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LimeWire PRO

LimeWire PRO is a peer-to-peer file sharing client for the Gnutella network. It is free software released under the GNU General Public License. Limewire was the first file sharing program to support firewall-to-firewall file transfers, a feature introduced in version 4.2, which was released in November 2004.

Written in the Java programming language, Limewire runs on any computer with a Java Virtual Machine installed. To facilitate installation for casual users, installation packages are available for Microsoft Windows, Mac OS X, and in the RPM format for Linux. Support for Mac OS 9 and previous versions has been dropped with LimeWire 4.0.10. The Windows version of the LimeWire installer includes a version of Sun Microsystems' Java installer which will download and install version 1.5 of the Java Runtime Environment if it detects the machine does not have a recent version of Java installed.

LimeWire uses the SHA-1 and tiger tree hash cryptographic hash functions to ensure that downloaded data is un compromised. Although researchers have identified possible vulnerabilities in the SHA-1 algorithm, because LimeWire does not rely on SHA-1 alone, these vulnerabilities do not have many adverse implications for LimeWire's verification of downloaded files.

There are two versions of the program; a basic, free version, and an enhanced version LimeWire PRO sold for a fee of US$24.95, or available to download for FREE from this Web site, which the developers claim offers faster downloads. Prior to April 2004, the free version of LimeWire was distributed with a bundled program called LimeShop (a variant of TopMoxie), which was considered by computer security experts to be spyware. Among other things, LimeShop monitored online purchases in order to redirect sales commissions to Lime Wire LLC. Un installation of LimeWire would not remove LimeShop. With the removal of all bundled software in LimeWire 3.9.4 (released on April 20, 2004), these objections were addressed.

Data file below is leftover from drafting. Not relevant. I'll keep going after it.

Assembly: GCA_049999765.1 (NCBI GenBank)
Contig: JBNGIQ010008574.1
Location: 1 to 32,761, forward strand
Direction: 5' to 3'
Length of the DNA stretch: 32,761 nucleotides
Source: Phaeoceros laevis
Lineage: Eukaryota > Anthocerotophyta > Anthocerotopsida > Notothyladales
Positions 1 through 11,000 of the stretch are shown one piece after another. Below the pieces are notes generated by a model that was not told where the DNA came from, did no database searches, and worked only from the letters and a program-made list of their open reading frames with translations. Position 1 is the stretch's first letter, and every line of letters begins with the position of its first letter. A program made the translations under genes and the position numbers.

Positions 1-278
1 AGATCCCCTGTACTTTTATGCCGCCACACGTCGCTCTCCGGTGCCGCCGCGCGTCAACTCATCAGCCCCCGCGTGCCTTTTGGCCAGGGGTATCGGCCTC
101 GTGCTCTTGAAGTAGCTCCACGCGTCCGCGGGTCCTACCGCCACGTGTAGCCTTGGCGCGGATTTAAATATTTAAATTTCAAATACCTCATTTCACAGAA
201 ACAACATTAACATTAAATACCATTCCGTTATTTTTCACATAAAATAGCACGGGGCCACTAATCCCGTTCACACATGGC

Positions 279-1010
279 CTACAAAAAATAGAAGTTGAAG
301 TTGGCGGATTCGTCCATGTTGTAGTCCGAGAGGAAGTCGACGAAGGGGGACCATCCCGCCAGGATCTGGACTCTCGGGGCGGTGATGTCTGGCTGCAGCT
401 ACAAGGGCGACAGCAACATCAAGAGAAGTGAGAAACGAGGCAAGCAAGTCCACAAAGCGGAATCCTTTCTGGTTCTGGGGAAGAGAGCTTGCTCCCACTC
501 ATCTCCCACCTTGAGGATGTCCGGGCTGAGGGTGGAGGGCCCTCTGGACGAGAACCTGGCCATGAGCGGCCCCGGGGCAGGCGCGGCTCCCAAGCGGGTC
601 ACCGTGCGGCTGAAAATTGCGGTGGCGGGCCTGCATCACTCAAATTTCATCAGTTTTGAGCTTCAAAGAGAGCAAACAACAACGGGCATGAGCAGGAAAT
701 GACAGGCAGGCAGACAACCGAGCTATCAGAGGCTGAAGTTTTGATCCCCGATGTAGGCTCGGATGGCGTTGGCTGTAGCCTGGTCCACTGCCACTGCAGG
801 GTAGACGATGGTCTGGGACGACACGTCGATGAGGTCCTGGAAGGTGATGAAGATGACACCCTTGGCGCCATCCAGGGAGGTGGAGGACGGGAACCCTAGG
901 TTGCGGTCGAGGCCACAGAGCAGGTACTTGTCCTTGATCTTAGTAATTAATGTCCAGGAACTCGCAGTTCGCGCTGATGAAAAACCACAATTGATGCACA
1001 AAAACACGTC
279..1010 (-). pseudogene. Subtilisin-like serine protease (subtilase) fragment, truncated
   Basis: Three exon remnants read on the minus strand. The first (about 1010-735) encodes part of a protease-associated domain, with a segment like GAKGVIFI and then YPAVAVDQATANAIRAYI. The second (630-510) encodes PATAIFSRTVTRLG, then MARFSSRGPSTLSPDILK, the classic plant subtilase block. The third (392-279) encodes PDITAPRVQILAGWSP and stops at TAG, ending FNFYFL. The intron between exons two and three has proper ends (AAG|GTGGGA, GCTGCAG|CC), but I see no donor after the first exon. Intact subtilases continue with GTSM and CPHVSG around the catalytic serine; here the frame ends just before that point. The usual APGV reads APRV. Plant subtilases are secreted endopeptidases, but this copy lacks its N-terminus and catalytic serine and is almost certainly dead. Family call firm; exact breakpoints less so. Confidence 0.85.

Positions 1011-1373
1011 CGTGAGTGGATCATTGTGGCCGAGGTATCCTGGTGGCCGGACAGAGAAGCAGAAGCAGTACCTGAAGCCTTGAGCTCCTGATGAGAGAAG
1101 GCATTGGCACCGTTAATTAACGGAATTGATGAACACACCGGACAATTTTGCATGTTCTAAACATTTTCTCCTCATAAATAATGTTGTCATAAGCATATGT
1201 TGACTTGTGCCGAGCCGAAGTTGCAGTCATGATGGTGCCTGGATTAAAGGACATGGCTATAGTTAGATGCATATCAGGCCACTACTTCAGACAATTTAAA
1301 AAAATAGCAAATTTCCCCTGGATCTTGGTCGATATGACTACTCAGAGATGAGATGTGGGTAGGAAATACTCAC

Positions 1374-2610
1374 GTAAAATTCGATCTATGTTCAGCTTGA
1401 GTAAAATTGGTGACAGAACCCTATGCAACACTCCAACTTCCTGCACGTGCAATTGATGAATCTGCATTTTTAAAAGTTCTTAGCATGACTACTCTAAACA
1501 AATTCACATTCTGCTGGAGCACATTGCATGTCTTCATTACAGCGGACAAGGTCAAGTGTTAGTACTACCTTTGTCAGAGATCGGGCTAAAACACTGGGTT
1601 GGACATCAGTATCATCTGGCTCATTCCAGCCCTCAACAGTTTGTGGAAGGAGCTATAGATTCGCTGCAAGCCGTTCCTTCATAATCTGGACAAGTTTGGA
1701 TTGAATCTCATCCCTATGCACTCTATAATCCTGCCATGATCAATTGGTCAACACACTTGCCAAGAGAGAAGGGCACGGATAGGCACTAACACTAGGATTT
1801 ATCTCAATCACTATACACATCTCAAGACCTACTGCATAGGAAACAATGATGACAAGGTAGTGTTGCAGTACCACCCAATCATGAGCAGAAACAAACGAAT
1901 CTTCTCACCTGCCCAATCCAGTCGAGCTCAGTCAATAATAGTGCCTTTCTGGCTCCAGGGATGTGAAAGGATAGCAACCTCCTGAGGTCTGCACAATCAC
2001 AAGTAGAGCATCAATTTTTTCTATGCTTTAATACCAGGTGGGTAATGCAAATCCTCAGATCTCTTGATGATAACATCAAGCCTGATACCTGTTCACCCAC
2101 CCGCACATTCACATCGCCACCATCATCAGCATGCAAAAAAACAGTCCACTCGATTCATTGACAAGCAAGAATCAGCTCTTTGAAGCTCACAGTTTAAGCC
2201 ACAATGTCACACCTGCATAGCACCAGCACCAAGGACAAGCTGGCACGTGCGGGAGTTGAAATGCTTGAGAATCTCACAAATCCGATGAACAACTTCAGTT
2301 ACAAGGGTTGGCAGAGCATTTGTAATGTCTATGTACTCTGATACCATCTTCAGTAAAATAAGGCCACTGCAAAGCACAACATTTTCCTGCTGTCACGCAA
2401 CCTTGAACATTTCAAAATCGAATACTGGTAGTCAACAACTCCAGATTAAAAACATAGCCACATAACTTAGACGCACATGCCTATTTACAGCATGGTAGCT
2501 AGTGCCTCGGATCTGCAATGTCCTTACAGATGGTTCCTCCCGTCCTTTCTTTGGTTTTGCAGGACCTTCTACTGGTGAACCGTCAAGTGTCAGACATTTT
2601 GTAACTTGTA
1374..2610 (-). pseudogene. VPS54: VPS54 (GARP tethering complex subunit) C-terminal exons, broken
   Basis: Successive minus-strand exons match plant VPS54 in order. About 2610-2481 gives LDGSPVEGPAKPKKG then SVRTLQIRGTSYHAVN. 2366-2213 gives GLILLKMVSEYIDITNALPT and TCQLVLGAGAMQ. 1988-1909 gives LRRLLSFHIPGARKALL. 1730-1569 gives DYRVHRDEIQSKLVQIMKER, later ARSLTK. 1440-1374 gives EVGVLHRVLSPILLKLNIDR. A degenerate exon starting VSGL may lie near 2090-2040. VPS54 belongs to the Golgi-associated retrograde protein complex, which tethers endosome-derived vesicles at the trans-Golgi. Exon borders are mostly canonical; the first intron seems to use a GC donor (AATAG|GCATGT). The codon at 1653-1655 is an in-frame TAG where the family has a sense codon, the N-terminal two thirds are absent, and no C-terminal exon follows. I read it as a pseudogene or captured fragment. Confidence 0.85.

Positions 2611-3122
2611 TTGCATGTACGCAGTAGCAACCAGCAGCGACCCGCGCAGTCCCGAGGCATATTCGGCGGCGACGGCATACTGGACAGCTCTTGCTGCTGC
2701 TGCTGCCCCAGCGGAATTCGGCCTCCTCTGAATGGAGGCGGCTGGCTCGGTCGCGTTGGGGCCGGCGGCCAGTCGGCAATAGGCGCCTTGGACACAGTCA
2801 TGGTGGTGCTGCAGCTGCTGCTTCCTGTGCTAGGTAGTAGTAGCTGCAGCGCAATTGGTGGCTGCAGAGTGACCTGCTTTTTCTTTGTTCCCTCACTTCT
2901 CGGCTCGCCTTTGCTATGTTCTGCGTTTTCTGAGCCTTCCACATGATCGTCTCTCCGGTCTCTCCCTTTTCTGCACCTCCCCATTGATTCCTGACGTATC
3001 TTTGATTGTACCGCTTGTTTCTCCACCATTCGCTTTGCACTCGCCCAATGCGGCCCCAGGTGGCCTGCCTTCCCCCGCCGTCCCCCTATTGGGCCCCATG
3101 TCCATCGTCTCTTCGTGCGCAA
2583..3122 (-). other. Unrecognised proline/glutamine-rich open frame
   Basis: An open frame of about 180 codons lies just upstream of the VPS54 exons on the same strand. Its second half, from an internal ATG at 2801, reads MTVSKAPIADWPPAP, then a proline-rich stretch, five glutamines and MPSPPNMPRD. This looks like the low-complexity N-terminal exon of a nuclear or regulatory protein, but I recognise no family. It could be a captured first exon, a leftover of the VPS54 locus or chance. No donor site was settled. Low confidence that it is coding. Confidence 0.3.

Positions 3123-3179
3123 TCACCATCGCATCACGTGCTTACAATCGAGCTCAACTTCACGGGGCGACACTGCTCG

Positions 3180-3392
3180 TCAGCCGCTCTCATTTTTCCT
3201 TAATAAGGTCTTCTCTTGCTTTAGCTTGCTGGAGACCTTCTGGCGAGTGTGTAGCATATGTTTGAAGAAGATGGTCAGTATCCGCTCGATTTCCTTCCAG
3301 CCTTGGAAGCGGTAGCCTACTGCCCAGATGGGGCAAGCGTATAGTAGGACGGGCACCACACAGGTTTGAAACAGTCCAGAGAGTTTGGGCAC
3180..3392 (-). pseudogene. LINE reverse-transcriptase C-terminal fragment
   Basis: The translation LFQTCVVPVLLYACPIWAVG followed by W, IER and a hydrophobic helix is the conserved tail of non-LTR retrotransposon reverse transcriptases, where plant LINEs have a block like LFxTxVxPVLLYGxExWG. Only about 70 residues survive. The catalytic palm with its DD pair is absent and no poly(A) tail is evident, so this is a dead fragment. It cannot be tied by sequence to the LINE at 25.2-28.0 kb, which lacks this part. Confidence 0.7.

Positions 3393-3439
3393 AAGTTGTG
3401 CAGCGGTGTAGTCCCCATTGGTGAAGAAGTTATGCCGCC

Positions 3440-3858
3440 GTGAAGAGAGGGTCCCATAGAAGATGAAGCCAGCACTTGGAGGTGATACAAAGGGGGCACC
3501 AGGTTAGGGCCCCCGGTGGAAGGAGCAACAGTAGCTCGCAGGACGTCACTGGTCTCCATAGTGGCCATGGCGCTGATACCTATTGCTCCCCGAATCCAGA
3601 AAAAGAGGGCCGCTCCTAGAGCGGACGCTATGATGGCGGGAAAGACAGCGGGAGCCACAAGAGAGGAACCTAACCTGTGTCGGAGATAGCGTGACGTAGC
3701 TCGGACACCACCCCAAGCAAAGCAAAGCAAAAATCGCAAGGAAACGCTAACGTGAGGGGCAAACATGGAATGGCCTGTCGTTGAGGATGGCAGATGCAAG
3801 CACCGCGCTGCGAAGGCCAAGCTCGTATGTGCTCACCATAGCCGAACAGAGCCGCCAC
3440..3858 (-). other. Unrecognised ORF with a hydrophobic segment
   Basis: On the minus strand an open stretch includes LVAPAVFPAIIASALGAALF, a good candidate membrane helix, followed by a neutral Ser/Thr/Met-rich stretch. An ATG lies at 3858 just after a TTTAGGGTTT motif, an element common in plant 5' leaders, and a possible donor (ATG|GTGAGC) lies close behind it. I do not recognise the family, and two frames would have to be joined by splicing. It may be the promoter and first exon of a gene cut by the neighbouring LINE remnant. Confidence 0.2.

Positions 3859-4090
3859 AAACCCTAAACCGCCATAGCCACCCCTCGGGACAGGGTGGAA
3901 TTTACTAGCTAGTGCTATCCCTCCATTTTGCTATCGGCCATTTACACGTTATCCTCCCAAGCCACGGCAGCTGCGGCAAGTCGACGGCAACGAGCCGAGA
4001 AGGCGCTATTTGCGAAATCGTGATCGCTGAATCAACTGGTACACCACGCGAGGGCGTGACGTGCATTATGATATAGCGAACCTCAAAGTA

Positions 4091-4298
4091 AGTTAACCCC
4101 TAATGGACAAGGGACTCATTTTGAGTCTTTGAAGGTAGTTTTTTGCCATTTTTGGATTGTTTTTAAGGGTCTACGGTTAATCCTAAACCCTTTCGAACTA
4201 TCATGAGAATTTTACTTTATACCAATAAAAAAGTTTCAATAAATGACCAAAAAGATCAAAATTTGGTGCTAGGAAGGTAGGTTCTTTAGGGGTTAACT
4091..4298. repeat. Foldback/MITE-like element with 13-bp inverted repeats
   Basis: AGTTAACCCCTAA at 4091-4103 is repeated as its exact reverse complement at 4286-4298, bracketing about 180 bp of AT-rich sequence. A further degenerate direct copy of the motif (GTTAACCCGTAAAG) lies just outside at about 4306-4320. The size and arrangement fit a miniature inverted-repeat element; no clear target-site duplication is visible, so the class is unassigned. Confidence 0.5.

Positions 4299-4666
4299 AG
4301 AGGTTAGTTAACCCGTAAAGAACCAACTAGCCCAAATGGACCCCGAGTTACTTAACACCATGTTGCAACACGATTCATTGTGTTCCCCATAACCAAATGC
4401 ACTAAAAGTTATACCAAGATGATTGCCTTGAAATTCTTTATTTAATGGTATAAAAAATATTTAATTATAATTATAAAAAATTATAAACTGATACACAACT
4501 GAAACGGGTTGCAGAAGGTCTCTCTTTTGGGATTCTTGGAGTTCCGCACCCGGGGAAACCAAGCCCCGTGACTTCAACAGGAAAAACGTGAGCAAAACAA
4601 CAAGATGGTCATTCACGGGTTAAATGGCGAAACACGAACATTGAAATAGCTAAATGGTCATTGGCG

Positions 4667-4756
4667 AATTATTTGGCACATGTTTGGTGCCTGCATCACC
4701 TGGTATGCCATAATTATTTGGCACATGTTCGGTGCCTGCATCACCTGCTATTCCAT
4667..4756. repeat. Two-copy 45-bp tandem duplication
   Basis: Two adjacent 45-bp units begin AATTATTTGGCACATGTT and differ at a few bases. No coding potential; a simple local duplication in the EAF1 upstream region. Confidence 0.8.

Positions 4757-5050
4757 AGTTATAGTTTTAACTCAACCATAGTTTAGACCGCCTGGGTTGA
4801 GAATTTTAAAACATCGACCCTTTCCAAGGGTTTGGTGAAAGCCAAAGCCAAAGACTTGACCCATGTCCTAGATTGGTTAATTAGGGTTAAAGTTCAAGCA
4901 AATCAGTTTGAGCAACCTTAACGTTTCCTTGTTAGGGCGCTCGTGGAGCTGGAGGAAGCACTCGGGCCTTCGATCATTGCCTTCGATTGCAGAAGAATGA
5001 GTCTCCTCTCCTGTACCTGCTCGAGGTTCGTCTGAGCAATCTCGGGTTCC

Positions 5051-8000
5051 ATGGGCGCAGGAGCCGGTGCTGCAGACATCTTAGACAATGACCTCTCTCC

Being open source, LimeWire has spawned several forks, including LionShare, an experimental software development project at Penn State University, and Acquisition, a popular Mac OS X–based Gnutella client with a proprietary interface. Researchers at Cornell University developed a reputation management add-in called Credence that allows users to distinguish between "genuine" and "suspect" files before downloading them. An October 12, 2005, report states that some of LimeWire's open source contributors have forked the project and called it FrostWire. The FrostWire project has a beta release, which is claimed to be equivalent in power to the paid version of Limewire. The FrostWire developers emphasize that they will never place any sharing-related restrictions on the client.

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